Fantasy Football 2014: Making the Case for Ladarius Green

Daniel StackContributor IIAugust 1, 2014

San Diego Chargers tight end Ladarius Green (89) runs for a touchdown during the second half of an NFL football game against the Kansas City Chiefs at Arrowhead Stadium in Kansas City, Mo., Sunday, Nov. 24, 2013. (AP Photo/Ed Zurga)
Ed Zurga/Associated Press

When looking at potential breakout tight ends in fantasy football, opportunity always plays a key role, and that may be what lies ahead for San Diego Charger tight end Ladarius Green in 2014.

Sure, you're familiar with the legendary Antonio Gates, a titan at the tight end position for more than a decade, but his time as a high-end option may be mercifully and unfortunately coming to an end. Granted, Gates will still have an important role in the Chargers offense, but look for San Diego to get Green some major run in its scheme this year.

While Green's 2013 numbers seem paltry upon first glance (17 receptions for 376 receiving yards and three touchdowns), there were some flashes of brilliance exhibited toward the end of the year to get excited about.

Although he didn't end his season in style (recording just one reception for 22 yards in his last four games), Green showed in the prior three contests that he could produce if given the chance. In Weeks 11 to 13, Green displayed the immense talent he possesses by recording nine receptions (on 16 targets) for 206 receiving yards and two touchdowns.

It appears Green will be given a good chance to get increased targets this year, and the Chargers love what they have in the 6'6”, 240-pound beast.

Bleacher Report's Dan Pompei heard some good things about Green and had this to say:

Ladarius Green showed some flashes in San Diego minicamp this week, and the plan is for the Chargers to involve the third-year tight end in the offense more this season. That means more personnel groups that include Green and more opportunities for him to make big plays. The coaching staff believes Green has the size, speed, reach and athleticism to be an impact player, especially if he gets the right matchups.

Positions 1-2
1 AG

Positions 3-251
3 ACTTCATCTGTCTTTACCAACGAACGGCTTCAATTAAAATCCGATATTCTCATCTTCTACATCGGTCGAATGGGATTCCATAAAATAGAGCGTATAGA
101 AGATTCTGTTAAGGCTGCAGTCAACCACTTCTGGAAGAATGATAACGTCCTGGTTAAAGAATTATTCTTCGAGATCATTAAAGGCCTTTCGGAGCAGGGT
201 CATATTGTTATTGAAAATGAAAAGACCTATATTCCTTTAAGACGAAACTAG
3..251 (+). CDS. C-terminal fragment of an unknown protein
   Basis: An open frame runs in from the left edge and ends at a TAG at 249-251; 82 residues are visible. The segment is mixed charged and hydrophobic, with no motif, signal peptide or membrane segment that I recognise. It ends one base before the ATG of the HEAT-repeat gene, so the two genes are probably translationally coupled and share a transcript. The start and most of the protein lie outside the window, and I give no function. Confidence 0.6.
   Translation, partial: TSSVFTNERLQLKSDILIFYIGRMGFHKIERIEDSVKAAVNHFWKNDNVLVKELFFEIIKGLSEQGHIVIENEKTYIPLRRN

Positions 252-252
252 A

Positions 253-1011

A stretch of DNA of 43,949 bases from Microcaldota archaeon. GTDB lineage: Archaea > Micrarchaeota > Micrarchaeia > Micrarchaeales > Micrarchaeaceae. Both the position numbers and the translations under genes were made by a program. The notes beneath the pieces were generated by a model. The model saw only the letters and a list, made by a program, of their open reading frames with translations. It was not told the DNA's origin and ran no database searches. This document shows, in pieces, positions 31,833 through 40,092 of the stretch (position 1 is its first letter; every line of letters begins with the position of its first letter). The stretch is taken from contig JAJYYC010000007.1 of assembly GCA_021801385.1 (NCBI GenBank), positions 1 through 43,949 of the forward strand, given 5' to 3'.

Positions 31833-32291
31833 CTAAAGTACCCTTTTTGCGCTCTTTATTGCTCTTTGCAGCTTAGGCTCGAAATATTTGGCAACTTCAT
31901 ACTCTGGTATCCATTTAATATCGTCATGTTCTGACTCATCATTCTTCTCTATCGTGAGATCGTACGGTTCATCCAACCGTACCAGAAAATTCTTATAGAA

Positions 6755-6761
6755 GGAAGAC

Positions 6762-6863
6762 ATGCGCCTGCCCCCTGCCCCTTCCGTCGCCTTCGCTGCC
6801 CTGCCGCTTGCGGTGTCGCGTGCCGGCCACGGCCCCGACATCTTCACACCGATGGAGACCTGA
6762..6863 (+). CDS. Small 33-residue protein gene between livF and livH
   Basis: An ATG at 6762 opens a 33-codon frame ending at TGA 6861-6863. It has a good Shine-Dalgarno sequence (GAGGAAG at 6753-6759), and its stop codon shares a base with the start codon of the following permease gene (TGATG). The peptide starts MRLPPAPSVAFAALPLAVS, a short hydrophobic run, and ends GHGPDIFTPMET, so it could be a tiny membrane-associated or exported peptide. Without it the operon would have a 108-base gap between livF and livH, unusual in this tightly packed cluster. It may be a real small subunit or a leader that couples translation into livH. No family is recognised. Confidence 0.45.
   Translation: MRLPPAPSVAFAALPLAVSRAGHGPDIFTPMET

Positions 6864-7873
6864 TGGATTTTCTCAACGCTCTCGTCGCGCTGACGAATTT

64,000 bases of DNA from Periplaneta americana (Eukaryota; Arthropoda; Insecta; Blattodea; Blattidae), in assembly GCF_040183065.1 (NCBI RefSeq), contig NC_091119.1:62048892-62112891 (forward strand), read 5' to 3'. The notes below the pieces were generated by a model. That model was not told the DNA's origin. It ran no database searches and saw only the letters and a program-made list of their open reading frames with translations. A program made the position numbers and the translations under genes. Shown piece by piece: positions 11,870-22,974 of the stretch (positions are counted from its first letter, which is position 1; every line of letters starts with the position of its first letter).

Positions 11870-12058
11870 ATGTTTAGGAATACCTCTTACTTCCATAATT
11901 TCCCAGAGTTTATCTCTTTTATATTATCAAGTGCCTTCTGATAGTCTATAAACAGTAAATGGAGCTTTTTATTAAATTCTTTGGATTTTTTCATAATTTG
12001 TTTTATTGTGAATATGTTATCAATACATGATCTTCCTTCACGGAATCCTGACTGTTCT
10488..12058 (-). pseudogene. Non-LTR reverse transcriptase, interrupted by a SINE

You know how it is popular to draft emerging players to back up aging running backs (like Devonta Freeman in Atlanta with Steven Jackson winding down his career)? Well, that's how you should view the tight end situation in San Diego.

Sure, Gates will not disappear completely, but the writing is on the wall that he will be phased out in favor of Green. Besides, we have seen two-tight end packages (a high-end example being Rob Gronkowski and Aaron Hernandez earlier in the decade) work before, and it can work in San Diego, too.

After all, the Chargers are a passing team with quarterback Philip Rivers at the helm. Expect San Diego to have a wide-open offense that features Green getting plenty of looks. Not to mention, the receivers on the Chargers not named Keenan Allen are a mixed bag of uncertainty, so that works in Green's favor as well.

While it is premature to assume Green will have a season similar to the one that Julius Thomas had in Denver last year, the similarities in their games are striking.

You have to have to remember Thomas basically came out of nowhere last year (he had all of one reception for five yards prior to 2013), and with the promise Green showed last season, he could be poised to break through in somewhat similar fashion.

However, don't expect the numbers Thomas had last year (65 catches for 788 yards and 12 touchdowns) from Green. But just the mere thought that Green could be the next breakout tight end has to make fantasy players salivate.

Green should initially be viewed as a low-end starter in 10- to 12-team leagues and worthy of being drafted in the 11th or 12th rounds. A safe projection for Green should be anywhere between 50 and 60 catches, 720 and 750 yards, and five and seven touchdowns.

However, with his upside being what it is, Green could be line for much more, and if you miss out on the big guns at the position early (Jimmy Graham, Thomas, Vernon Davis, etc.), Green will prove to be an excellent consolation prize later on.


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